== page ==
rom his place in the front row, Yanky watched the crowd at the tish. They were actually enjoying it! It was a blissful experience for them, standing here, singing and hearing vertlach from the Rebbe.

Shaye Langerman sat with his eyes shut. Chaim Yosef Shpringler and his two sons were next to him, and beside them sat Rav Amster and Gevirer and Kaufman and Chenkin and Cohen and Tyberg and the rest. Feivele sat between Tatte and the Rebbe, alongside several choshuve people. Sandy Eliav, the big donor, looked on with interest.

Everyone seemed fully focused.

Everybody was getting a spiritual charge out of this.

Everybody felt connected to a higher realm.

Except for me. My battery is empty. Sometimes I think I don’t even have a battery… like that time when Raizele bought a new cordless phone and plugged it in for 24 hours, and then when she tried to use it, there was no dial tone, because she’d forgotten to put the battery in…

That’s me. You can leave me here all night plugged in, but I won’t get charged. No battery. I don’t even hear what the Rebbe is saying. My mind is wandering all over the place. At least my thoughts are invisible.

I don’t know how much more I can take, how much longer I can keep up this act. Do you hear me, teyere bochurim, heilige kahal, venerable Rebbe and choshuve Tatte? How long am I supposed to keep up this false front? How long can I keep pretending I’m a tzaddik, when inside me there’s just a huge void?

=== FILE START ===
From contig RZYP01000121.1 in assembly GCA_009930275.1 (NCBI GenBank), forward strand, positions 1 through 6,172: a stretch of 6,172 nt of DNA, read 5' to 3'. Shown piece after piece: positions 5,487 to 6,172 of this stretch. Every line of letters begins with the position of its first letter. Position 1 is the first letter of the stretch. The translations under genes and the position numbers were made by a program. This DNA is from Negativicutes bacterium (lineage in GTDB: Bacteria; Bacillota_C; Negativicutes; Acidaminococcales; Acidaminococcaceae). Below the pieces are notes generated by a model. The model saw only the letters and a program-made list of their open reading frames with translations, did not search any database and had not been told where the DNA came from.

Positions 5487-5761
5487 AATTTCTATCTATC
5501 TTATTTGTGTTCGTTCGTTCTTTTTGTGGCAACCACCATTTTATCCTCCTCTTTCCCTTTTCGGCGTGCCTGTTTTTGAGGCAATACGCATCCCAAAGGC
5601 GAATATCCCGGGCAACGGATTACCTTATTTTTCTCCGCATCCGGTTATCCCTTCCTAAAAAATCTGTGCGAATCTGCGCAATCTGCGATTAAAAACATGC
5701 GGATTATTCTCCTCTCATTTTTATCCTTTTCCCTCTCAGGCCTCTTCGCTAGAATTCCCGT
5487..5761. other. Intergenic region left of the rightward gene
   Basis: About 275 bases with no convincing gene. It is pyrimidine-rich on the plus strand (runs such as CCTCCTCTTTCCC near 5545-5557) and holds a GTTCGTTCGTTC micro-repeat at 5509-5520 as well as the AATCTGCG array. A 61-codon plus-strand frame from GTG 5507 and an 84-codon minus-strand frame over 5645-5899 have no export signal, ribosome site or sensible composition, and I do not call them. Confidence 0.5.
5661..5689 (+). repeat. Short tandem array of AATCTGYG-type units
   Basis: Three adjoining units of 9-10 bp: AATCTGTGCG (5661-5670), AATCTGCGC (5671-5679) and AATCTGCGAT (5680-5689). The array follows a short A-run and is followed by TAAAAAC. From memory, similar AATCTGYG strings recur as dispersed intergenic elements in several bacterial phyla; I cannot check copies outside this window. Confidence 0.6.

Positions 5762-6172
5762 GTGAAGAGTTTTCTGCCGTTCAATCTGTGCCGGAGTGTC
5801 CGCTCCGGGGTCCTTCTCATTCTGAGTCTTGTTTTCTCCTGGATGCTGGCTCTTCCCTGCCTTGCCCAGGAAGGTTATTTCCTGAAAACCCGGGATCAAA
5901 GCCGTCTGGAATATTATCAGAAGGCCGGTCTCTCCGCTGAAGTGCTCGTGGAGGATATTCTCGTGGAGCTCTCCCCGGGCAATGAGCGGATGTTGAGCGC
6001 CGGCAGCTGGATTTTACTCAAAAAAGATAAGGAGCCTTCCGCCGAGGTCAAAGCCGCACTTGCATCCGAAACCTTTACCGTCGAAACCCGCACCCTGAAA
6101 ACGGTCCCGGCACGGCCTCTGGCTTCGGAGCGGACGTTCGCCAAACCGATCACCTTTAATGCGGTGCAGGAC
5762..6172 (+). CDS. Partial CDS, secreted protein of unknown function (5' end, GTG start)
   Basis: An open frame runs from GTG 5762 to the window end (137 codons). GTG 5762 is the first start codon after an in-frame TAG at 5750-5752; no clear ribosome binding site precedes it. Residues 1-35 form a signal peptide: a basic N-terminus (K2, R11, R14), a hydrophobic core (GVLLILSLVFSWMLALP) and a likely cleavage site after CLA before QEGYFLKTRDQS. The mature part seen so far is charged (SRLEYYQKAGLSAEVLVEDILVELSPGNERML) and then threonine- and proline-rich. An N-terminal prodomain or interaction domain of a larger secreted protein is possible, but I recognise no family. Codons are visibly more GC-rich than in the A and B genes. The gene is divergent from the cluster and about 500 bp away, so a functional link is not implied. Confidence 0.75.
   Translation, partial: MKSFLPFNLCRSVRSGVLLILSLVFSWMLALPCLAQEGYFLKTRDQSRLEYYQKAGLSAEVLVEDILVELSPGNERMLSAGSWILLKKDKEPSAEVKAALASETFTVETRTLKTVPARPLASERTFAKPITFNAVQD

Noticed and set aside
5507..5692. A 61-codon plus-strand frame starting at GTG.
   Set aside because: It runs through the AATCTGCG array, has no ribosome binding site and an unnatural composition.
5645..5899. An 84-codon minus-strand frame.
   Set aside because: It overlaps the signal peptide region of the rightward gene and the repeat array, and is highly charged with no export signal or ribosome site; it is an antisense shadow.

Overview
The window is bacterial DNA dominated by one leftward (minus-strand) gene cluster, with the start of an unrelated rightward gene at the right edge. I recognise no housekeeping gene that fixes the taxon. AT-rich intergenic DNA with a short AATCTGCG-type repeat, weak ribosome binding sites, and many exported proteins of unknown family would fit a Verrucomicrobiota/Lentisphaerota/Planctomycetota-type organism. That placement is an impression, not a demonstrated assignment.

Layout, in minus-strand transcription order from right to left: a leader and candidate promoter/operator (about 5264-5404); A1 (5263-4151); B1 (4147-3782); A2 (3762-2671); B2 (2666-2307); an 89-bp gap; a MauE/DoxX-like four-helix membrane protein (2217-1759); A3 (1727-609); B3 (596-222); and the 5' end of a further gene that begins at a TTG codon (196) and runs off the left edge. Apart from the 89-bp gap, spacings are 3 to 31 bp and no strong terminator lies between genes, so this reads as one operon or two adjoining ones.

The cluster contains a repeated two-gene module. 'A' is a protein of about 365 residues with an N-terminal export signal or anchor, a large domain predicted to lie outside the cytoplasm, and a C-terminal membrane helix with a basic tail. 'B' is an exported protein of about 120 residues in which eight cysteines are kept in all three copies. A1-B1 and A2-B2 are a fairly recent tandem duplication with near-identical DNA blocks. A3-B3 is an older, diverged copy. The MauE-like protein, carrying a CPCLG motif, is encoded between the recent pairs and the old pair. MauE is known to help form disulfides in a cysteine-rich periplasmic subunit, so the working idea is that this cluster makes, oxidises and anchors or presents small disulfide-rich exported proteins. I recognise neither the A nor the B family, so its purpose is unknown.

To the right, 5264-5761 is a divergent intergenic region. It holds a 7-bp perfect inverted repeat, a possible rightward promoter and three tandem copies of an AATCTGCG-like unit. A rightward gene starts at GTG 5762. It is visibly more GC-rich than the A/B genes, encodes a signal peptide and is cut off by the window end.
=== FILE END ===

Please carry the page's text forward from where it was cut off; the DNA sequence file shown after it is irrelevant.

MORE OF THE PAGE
You see me shuckling over my siddur and you think I’m a tzaddik, but my heart is empty. I’m not what you think. I’m just an ordinary person who does the mitzvos because everybody else does them, but I don’t feel the slightest bit of kedushah, or elevation, or whatever you think is happening inside me. Exactly nothing is happening inside me, if you want to know. You see me laying tefillin, shaking lulav, lighting the Chanukah licht, hearing the Megillah and searching for chometz. I do it all, with all the hiddurim, and you’re convinced that you’re looking at a tzaddik yesod oilem, like Nochumku or Feivel.

I feel bad about deceiving you, because I’m honest by nature. I love emes. But the emes is that I’m hollow… and that emes is too terrible to reveal.

(Excerpted from Mishpacha, Issue 761)